I’ve often heard myself repeating the same messages about Recovery again and again. That’s probably due to the fact that whenever I meet with a family or a new client, I take the same approach. First, I educate about the mechanics of Addiction and discuss its “grey” nature; that is, Addiction is not an “either/or” disease. There are many variables that makes each case different. However, there are basics that are common to all addictions and those basics can be learned. The book serves to provide the fundamentals about which I teach and also allows the reader to find his or her own best truth and approach to Addiction and Recovery.
See, there are two (2) truths upon which the book is based: 1) It doesn’t matter what I teach, it only matters what people learn; and, 2) People don’t get better because they stop doing drugs, they stop doing drugs because they get better. Though I believe in these truth with all that I am, people still try to fight Addiction through the substance. This approach only leads to aggravation and makes the circumstances that surround an addiction even more difficult to treat.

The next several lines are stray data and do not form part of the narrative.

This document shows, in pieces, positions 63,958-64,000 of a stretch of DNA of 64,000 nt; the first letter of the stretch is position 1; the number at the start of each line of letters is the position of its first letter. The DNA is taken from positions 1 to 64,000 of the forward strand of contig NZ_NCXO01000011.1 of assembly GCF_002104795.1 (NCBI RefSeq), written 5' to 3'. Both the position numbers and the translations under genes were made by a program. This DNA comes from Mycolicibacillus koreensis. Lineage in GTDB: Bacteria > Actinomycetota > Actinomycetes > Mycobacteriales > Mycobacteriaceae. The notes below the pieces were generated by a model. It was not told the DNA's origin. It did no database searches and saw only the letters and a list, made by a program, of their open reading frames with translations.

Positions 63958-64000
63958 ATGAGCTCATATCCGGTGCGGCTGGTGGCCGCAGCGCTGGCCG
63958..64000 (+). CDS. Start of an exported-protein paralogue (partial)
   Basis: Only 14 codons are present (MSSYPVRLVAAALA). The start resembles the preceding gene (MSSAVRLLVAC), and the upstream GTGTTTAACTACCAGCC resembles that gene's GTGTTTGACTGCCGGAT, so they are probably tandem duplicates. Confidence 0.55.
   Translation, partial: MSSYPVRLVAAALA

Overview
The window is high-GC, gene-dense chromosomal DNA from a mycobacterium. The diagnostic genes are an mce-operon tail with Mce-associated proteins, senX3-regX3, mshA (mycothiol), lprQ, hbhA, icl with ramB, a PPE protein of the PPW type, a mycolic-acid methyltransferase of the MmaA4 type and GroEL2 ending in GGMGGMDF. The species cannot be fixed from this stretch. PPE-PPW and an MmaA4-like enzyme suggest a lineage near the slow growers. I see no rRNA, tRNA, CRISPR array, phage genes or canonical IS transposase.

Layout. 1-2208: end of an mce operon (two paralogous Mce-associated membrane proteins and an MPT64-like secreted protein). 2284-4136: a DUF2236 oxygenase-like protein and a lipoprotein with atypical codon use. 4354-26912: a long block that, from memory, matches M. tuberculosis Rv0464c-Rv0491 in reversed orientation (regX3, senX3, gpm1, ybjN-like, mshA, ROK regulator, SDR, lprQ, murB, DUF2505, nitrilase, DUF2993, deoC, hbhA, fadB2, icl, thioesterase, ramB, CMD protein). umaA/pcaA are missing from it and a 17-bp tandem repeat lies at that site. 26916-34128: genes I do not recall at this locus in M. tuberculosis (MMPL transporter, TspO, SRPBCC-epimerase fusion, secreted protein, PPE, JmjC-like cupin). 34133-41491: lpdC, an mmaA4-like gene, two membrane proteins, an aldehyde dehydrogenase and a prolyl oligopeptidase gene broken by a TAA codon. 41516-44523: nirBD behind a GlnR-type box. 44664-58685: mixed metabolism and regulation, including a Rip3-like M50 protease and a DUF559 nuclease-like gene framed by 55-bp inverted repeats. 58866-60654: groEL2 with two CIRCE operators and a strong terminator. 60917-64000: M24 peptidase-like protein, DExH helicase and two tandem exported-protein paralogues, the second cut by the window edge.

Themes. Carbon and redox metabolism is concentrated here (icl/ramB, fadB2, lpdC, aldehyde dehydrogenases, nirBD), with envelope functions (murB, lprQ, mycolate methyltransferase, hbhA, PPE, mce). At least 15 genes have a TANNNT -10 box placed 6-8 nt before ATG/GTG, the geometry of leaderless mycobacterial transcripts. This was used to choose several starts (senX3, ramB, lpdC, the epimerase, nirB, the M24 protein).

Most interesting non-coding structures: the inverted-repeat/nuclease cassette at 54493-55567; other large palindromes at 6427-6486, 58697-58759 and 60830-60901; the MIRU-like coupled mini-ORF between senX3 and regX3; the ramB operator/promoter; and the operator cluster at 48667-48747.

One of the cool things about 49 Tips and Insights is that it doesn’t contain a lot of jargon or “psycho-babble” that can turn people off. The tone is conversational; if people can understand the language, they can process it into their own experiences. The exercises at the end of each tip are intended to allow the reader to find his or her own understanding of their particular experience with Addiction. I truly believe that we all know the best ways to healing, but we are often too closed off with fear and shame, especially when it comes to Addiction, to access our own knowledge. Other books can be preachy or offer a “silver bullet.” 49 Tips and Insights makes it clear that while recovery is a process that takes time and work, it can be achieved.
An addicted person is often unaware that the Addiction has taken over his or her life. Therefore, the best piece of advice I can offer is to remember that the brain will compulsively drive a person towards a substance and that become healthy is not just about using or not using a substance. Recovery requires developing healthy relationships with self and others and doesn’t just happen as a matter of will or as a matter of using or not using a substance. People always want to know if an addict really does want to change and the truth is that honesty and accountability are often lost to an addiction. If a person is serious about recovery, he or she will attempt to build harmed relationships with transparency and humility. My hope is that in reading and working 49 Tips and Insights for Understanding Addiction, people can find the means to tap into the source of all that is good and strong and beautiful within themselves and overcome the obstacles Addiction presents.